The technology dilemma—can we really trust technology?

If there’s a film, TV series or documentary trending on Twitter, moments later you’ll find me with a remote control in hand and opening credits rolling. The latest show that has taken social media by storm is Social Dilemma (which is ironic given the premise of the show).

For those that haven’t seen it, The Social Dilemma is a new Netflix film which is part documentary, part drama that looks at the damaging role of social media platforms on our lives, and on us collectively as a society. It features former employees from Facebook, Google, Instagram and Apple, and goes into great detail about the how these tech giants have purposely developed their technologies to be persuasive, using psychological methods and techniques to make them addictive.

Now, while you might think “I wouldn’t fall for this,” the truth of the matter is we all do. Tim Kendall, former president of Pinterest and former director of monetisation at Facebook, recounts how he would spend all his working day making Facebook more addictive, and he would get home and fall victim to the very technology he was creating, spending all evening on the social media site. But he couldn’t stop himself.

The Social Dilemma flicks between documentary and drama, and the drama paints a picture of the impact social media platforms are having on us as individuals, and the damage it is doing to our society. It touches on the negative impact social media is having on mental health (especially among Generation Z), as well fake news and the spread of disinformation, and how the gap between the far right and far left continues to widen because of how these platforms push content to its users (it’s the reason why many people get shocked at the results of political events, because they only see content from those that share similar views).

Of course, a Netflix documentary that slams its rivals should be taken with a pinch of salt (especially when Netflix deploys persuasive techniques like recommending relevant programmes and automatically loading the next episode in a series). Ultimately, all major tech companies, from the social media giants through to the likes of Google, Netflix, Amazon and Uber, are focused on three core elements: engagement, to drive use and to keep users scrolling; growth, to ensure users continue to invite others to the platform; and advertising, to ensure they’re making as much money as possible. It’s why you can see a speech bubble appear when someone is replying to a message, and it’s why you get notifications when you’ve been tagged in a picture, and it’s why you get pushed discount codes and promotions that ensure spending as much time (and money) as possible with these apps, and ideally, never leaving them.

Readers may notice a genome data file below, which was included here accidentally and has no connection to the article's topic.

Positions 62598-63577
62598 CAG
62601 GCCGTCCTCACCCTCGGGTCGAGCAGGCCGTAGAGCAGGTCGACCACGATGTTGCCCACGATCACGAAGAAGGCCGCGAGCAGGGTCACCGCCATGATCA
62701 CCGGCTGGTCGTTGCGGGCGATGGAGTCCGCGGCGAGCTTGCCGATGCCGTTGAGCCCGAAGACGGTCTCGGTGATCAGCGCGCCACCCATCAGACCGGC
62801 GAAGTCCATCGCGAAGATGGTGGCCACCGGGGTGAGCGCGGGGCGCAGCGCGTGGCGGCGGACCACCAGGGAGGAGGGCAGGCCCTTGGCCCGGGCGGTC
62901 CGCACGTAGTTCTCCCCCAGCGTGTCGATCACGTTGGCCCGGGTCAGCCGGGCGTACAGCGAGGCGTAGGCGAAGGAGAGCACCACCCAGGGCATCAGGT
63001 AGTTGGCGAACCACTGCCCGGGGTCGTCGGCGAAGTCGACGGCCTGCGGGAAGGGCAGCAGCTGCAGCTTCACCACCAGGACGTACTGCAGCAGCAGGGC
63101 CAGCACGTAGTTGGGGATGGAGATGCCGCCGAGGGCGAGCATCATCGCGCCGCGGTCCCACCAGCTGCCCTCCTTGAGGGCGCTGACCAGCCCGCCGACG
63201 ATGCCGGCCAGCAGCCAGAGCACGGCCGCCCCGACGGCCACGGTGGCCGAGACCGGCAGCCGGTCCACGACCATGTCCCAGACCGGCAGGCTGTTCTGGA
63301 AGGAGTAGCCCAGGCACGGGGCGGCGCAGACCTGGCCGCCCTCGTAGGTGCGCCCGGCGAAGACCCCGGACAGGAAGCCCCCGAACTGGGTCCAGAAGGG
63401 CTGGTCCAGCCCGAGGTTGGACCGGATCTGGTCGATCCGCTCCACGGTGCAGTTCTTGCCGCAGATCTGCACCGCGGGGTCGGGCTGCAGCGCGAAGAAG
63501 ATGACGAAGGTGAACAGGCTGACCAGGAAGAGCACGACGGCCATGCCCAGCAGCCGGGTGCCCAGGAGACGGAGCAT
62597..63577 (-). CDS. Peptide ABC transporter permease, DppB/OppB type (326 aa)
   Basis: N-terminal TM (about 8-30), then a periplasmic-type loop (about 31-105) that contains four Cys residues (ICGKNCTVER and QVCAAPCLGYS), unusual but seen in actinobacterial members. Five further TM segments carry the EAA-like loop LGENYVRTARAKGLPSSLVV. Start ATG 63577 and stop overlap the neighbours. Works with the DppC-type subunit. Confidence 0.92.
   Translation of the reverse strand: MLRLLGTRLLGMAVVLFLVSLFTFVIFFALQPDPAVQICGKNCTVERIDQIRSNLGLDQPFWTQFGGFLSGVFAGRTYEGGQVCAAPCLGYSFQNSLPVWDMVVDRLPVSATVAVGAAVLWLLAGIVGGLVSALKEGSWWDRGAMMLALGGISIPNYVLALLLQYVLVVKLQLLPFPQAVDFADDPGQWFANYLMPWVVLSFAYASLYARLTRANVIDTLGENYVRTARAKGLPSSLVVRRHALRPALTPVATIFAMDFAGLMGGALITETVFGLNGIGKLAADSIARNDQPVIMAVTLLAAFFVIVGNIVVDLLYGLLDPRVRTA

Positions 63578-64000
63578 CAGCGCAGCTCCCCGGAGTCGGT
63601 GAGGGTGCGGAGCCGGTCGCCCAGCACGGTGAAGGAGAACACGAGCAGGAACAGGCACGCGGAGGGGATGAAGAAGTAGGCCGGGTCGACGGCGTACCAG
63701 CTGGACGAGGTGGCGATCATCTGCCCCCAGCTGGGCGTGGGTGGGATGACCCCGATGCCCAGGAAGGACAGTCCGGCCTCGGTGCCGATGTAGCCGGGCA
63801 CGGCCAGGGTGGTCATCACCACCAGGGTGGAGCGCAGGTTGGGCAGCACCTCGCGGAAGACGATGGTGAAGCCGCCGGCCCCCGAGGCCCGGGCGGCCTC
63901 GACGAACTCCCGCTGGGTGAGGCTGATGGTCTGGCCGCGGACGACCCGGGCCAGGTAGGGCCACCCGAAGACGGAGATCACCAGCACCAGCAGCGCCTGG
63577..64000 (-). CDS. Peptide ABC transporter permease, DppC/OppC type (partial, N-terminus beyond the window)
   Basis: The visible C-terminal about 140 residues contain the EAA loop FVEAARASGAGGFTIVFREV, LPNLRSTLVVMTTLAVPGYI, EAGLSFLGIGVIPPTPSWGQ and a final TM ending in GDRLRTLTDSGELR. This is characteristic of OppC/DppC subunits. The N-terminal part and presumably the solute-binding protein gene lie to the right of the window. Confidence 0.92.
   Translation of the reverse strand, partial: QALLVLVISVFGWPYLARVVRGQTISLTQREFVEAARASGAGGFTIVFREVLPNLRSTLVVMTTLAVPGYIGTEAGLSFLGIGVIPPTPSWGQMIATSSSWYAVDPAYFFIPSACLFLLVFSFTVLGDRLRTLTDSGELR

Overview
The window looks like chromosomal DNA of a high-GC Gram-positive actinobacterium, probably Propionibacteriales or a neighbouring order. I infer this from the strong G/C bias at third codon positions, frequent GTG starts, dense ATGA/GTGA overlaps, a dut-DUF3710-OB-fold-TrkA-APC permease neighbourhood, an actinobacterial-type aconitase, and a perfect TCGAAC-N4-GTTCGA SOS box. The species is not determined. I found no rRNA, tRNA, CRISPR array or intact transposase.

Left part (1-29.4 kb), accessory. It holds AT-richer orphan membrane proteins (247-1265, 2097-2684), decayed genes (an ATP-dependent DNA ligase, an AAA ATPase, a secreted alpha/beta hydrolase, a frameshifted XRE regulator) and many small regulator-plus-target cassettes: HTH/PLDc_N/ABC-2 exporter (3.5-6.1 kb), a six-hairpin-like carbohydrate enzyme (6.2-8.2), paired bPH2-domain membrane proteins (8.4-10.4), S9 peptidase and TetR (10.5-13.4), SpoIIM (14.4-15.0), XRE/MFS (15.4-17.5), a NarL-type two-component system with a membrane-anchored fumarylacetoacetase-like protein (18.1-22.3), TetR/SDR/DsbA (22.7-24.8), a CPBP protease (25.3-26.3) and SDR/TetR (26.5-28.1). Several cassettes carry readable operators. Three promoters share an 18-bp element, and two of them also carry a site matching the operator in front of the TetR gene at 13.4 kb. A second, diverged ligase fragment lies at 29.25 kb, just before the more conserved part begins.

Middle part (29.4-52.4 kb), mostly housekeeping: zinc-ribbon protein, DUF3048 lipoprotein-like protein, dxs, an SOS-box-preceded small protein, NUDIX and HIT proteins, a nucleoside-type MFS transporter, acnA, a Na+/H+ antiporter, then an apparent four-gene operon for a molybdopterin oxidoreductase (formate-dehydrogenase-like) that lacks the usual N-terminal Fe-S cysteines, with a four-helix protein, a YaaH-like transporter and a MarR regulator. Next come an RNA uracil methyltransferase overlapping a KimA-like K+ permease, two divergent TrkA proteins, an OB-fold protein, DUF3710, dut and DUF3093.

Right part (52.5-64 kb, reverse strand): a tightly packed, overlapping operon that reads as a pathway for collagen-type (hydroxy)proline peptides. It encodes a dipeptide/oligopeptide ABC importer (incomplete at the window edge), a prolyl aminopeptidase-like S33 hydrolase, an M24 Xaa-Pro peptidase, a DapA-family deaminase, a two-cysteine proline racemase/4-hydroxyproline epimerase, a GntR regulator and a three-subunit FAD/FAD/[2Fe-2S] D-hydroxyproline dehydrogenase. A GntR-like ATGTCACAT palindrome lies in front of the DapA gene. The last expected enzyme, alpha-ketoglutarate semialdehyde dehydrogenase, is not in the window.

Let’s take Amazon as an example. You can command Alexa to turn lights on and off, call a loved one, put a TV show on Amazon Prime, or, you can add something to the shopping list on the Amazon website, and have it delivered the very next day. You literally do not need to go outside the Amazon bubble—it has you covered in every aspect of your life. And that’s what the aim is really for all of these tech giants.

So far I’ve painted a very dark picture of the technology world, but it’s not all doom and gloom. Of course, The Social Dilemma rightfully highlights areas of concern, but it’s also worth mentioning these tech players weren’t purposely being bad actors—they were chasing money—no one had intentionally set out to create technology that would harm. The like button on Facebook they say was initially created to help spread love and positivity. Now it’s seen to do more harm than good to mental health, with people craving validation as a result.

And while it’s easy to slam these technologies, we can’t deny the positive impact these technologies have had on our lives. While most recently they’ve been instrumental in keeping friends and loved ones connected during the pandemic, they have reunited long lost family members, helped people get organ donations, raised money for those that otherwise wouldn’t have been able to fund life-saving surgeries. They’ve played a huge role in promoting and helping shine a light on the Black Lives Matter movement, plus many, many more.

Like any technology, there can be good and bad applications. Facial recognition provides convenience for unlocking our smartphones, but it’s also been wrongfully used to convict innocent people of crime. Deepfake technology has been used to spread disinformation, but it can also be used in films to allow production to continue when an actor has died. New technology will continue to emerge, and for the most part, it will have positive impacts on our lives. It’s why Deep Tech like AI blockchain is building traction, and companies developing these cutting-edge technologies are getting recognised for the work they’re doing using new, innovative technologies.

The technology industry is like no other—anyone can develop technology, and it can impact billions of people as a result. And The Social Dilemma does a good job of educating those outside of the tech bubble of the impacts it can have on our lives. But on the whole, technology has benefitted billions of people in many ways, and it will continue to do so. There are companies out there today developing new, future technologies that will change our lives for the better—and these companies deserve to have their technologies seen and their stories told.

While I’m very aware of the motive behind certain technologies, I know I will continue to be interested in and champion the technology that is helping the world become a better place.

Written by Chloe Pope


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